Throughout the 20th century, America underwent rapid change, from horses and buggies, through two world wars, and finally to the arrival of the Internet. But Americans have always needed time for relaxation and recreation. This book describes how political, economic, and cultural events influenced the history and development of the leisure pursuits of Americans of different races and ethnic backgrounds during the 20th century. Readers learn about the opening of Disney World and the ever-popular auto vacation, as well as the laws, acts, and organizations that allowed leisure time and activities to become a permanent fixture in American culture. Other topics include the significance of the Model T Ford, the development of the 40-hour work week, and the lure of reality television shows. Sections include The Progressive Era and Reformers The War to End All Wars Black Death to Black Tuesday The Great Depression and the New Deal The Good War and the Aftermath Television, Teenagers, and Rock 'n Roll The Jet Age and Turbulence Yuppies, Star Wars, and MTV Generation 'X, ' the Internet, and Virtual Reality Organized chronologically, this book is ideal for high school students, college students, and the general public. It identifies the most popular games, sports, and hobbies of social groups ranging from the working class to the wealthy, along with their importance in American history. Over 51 photos illustrate the different leisure pursuits in their time periods.
In this vibrant, fact-packed romp through the last 100 years,Rediscovering America explores the lost history of America, highlighting and reintegrating the complex contributions of women, African, Asian, Hispanic, and Native Americans, immigrants, artists, renegades, rebels, rogues, and others normally cast to the margins of history books, but without whom there is no honest accounting of American history. In an accessible timeline format, it paints an inclusive picture of our recent past, without sentiment or favor, respecting the true richness and complexity of 100 years in the life of a nation.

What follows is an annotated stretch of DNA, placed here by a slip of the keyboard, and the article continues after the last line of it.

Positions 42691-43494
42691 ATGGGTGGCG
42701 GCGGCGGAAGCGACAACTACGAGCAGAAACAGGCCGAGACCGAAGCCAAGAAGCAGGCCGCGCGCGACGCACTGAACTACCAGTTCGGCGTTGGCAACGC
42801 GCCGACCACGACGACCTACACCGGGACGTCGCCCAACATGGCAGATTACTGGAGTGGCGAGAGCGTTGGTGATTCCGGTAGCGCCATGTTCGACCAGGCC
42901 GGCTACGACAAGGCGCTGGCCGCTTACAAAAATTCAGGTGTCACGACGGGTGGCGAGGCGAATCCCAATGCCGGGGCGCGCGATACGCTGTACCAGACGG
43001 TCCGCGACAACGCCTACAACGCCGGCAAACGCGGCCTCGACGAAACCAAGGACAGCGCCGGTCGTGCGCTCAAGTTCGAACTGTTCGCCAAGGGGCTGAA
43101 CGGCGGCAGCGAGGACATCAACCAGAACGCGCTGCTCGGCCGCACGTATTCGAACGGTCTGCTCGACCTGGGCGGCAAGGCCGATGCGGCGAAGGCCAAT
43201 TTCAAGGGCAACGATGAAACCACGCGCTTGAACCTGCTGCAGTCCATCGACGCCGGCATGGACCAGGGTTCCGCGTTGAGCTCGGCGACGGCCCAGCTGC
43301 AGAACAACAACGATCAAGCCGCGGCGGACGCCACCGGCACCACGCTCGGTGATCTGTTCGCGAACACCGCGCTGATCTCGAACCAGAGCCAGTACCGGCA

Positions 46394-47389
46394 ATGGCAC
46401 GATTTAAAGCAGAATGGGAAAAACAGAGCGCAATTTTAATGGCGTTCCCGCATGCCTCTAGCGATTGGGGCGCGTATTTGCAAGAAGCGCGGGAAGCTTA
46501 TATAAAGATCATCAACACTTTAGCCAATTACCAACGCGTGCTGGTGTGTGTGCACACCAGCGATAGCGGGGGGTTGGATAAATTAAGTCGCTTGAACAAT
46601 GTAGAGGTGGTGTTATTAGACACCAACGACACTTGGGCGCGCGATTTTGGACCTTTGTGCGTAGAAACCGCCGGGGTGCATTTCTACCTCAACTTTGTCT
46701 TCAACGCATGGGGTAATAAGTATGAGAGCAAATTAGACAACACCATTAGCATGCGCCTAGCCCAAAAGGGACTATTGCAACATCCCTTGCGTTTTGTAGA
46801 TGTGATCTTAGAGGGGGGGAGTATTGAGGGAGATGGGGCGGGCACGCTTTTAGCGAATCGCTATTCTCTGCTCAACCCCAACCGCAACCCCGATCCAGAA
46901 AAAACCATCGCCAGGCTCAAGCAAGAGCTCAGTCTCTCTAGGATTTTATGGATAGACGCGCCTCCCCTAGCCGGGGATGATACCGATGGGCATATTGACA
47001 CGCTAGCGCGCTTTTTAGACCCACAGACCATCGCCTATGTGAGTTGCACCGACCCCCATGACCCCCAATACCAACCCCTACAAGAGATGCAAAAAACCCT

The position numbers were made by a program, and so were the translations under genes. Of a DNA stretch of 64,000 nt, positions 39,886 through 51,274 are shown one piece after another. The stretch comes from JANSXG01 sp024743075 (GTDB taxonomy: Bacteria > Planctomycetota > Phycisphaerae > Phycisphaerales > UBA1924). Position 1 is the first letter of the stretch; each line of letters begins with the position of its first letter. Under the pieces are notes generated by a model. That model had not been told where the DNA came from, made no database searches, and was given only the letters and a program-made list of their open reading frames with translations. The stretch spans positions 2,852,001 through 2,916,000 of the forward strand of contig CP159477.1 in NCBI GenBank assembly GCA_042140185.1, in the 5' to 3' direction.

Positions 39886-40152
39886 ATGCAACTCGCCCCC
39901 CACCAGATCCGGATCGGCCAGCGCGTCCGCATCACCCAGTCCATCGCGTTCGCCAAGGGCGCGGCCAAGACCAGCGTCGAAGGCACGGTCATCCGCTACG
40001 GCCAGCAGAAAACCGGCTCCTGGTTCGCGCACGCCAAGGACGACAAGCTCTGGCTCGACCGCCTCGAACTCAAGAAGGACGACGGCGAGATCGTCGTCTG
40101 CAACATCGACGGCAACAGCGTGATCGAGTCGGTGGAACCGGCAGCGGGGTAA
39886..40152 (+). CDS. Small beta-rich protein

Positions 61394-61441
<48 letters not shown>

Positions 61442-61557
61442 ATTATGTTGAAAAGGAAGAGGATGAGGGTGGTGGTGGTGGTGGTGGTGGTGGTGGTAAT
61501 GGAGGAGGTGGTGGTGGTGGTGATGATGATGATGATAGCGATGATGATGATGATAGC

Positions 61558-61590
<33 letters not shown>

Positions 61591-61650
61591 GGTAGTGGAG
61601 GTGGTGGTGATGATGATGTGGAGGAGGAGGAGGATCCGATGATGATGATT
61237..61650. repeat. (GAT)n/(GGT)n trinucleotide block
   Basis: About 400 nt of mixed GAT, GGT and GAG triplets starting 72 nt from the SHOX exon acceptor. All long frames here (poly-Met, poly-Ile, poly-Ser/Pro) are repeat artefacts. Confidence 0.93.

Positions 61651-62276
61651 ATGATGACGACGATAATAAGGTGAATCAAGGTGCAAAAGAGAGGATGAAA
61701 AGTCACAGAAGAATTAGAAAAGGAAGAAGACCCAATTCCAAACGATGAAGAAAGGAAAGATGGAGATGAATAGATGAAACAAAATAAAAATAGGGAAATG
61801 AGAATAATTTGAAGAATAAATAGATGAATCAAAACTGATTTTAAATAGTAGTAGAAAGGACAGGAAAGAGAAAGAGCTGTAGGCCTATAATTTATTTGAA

Decade by decade, this resource offers an overview of all aspects of American teenagers' lives from 1900 to 1999, as they evolved through the century. Using a variety of sources from sociological studies to popular magazines, this work shows how teens have responded to the political events that have characterized each decade. It also describes the patterns that have affected their home, work, and school lives, patterns of dating and sex, trends in alcohol and drug use, and teen tastes in books and movies and use of slang and fashions. Seventy illustrations make the personalities, interests, and media of each decade come alive for students of history, literature, and popular culture. "Twentieth-Century Teen Culture by the Decades" chronicles the evolution of teenagers through the bobby-soxers of the 1940s, beatniks of the 1950s, and hippies of the 1960s, to the independent and outspoken teens of the 1990s. With photographs of teens, anecdotal information, and statistics, Rollin pulls together sources on fashion, slang, film, radio, and music. She confirms the great impact that rock music has had on teen life since the late 1940s as it traces the evolution of favorite performers and styles. She summarizes the patterns of youth freedoms and adult fears that resulted in such public efforts as the Senate hearings on juvenile delinquency in the 1950s and the attempts to label rock concerts as dangerous in the 1990s. She also demonstrates that the teen violence that seems to characterize the 1990s is not new. "Twentieth-Century Teen Culture by the Decades" is a must for answering the question of how teens lived during each decade and how each decade has influenced teens' lives today.